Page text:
Whereas, our grandmothers saved up months for a dress that would serve them for work and special occasions for many years, we just go out and buy one without checking the bank balance. The result is that we have less cash, and still nothing to wear.
Do you think that you are spending too much money on clothes? Are you looking for guidance on how to save money on clothes?
Here is our list with ideas on how you could start saving money on clothes today.
Save money on clothes by knowing your personal style, or creating one
Having your own personal style means that you won’t get seduced into buying into pieces of clothing that do not fit your style. Sometimes, we just buy things because they are on trend, or because everyone says we should have them. For example, if you never wear heels, then perhaps, it is not a good idea to buy heels just because everyone suggests that you should. Chances are that those pieces will never or rarely get worn. Forgotten first, and later discarded.
If you feel that you do not have a personal style at the moment, you can build one. Take your time with it. Do not discard clothes. Rather, try to experiment with different combinations. Ask yourself how the clothes should serve you? The questions to ask could be:
[a] Is comfort more important than style?
If the answer is yes, what clothes are uncomfortable to you? For me, it’s mohair jumpers, high heels, mini-skirts, tight jeans. They look great, but if comfort is more important, then they are not appropriate. It helps to narrow down your options by eliminating items that do not fit your needs. Don’t worry though, stylish and comfortable clothing exists in this day and age.
[b] What is my lifestyle?
Someone whose lifestyle is city and parties will likely want a different wardrobe than someone who wants to wander the countryside in the rain and mud. Think about your lifestyle. If you only occasionally walk in the countryside, you won’t need that very expensive functional outdoor jacket.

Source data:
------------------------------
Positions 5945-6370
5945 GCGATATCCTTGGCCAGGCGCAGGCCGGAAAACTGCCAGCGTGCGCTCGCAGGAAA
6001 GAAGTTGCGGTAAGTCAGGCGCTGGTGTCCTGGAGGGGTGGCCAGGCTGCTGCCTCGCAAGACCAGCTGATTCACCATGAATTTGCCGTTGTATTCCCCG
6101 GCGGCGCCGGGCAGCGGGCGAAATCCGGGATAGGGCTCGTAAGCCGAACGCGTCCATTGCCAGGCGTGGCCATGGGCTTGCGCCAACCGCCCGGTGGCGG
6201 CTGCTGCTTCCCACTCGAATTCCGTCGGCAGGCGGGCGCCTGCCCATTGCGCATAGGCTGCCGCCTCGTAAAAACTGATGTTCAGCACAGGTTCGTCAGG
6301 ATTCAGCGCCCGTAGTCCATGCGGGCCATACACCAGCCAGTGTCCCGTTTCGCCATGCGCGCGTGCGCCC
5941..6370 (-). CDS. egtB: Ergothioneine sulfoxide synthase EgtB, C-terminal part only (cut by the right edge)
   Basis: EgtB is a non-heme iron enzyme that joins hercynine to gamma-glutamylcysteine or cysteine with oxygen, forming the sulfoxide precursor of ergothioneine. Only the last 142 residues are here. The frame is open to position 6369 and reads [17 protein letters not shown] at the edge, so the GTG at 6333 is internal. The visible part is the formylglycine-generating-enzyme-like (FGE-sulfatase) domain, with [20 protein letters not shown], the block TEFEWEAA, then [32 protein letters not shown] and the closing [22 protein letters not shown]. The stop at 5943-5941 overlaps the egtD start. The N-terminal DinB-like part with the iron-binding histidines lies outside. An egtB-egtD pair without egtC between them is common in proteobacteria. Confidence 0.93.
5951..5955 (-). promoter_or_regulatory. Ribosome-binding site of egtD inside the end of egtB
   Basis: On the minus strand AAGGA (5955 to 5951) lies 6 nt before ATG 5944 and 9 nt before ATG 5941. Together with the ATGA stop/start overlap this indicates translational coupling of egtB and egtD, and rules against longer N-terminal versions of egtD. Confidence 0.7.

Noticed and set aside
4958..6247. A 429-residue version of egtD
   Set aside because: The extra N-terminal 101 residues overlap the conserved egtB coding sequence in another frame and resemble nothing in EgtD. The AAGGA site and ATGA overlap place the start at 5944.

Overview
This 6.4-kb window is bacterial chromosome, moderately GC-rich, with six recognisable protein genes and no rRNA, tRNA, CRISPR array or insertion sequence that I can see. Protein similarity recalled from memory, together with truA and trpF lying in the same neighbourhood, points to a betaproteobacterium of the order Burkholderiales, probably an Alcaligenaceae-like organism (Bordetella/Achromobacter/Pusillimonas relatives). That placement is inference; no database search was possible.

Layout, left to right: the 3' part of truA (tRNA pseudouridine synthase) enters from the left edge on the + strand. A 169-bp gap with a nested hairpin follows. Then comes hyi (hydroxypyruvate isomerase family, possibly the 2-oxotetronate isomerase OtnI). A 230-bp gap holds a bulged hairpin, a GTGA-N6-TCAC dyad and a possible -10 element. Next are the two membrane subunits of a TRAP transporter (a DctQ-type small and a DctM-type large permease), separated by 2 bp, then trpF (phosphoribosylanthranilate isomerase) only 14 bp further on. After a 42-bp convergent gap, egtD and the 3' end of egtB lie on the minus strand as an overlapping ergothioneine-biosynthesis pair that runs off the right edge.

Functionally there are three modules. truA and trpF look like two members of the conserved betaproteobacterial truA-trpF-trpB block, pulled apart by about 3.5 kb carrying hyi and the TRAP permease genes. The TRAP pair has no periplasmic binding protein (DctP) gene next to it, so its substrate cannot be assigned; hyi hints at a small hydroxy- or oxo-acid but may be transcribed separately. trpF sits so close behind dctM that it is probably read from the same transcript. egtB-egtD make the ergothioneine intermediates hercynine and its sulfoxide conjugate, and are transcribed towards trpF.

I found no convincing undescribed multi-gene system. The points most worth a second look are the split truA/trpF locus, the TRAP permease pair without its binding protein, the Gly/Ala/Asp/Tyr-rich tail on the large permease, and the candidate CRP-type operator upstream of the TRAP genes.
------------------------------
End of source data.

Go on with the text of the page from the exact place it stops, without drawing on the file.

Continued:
[c] How much care do I want my clothes to give?
Silk and wool does require special care. Silk requires ironing. Wool often needs to be washed by hand with a special detergent. If ironing and hand washing is not your thing, and you don’t want to spend a fortune at the dry cleaners, then perhaps non-ironing blouses are a better choice, or fabric that does not crinkle too much and needs less care in general.
Get pieces of clothing that are versatile and cross functional
Many items can be worn in a myriad of ways. For example, a blazer can be dressed up or down. A dress can look formal with dressier shoes and casual with trainers. When buying clothes try to imagine different combinations and different occasions with that item in mind. Could this piece be worn at a party, at work, at home, shopping, on holiday, in the park, dog walking, exercising etc.? The more cross functions the better.
Shop second hand whenever you can
Shopping second hand does require more effort and time. But it could be worth it. Not only is it better for the environment, clothing can be better quality too. Plus, depending on the piece, the resale value could appreciate over time. While a piece of clothing at a fast fashion retailer loses 50% of its value by the time you walk out of the shop, vintage and second hand clothes do not. So you could potentially resell the item for the same price you bought it for, or more.
Borrow clothes instead of buying new
You are invited to a wedding and you don’t have anything to wear? If you really need a special dress or tuxedo, try to find out if you can rent or borrow. Also, google if there is a rental service near you. Evening gown and tuxedo rentals are not a new thing, they have been around even before the internet was born.
Think twice before you buy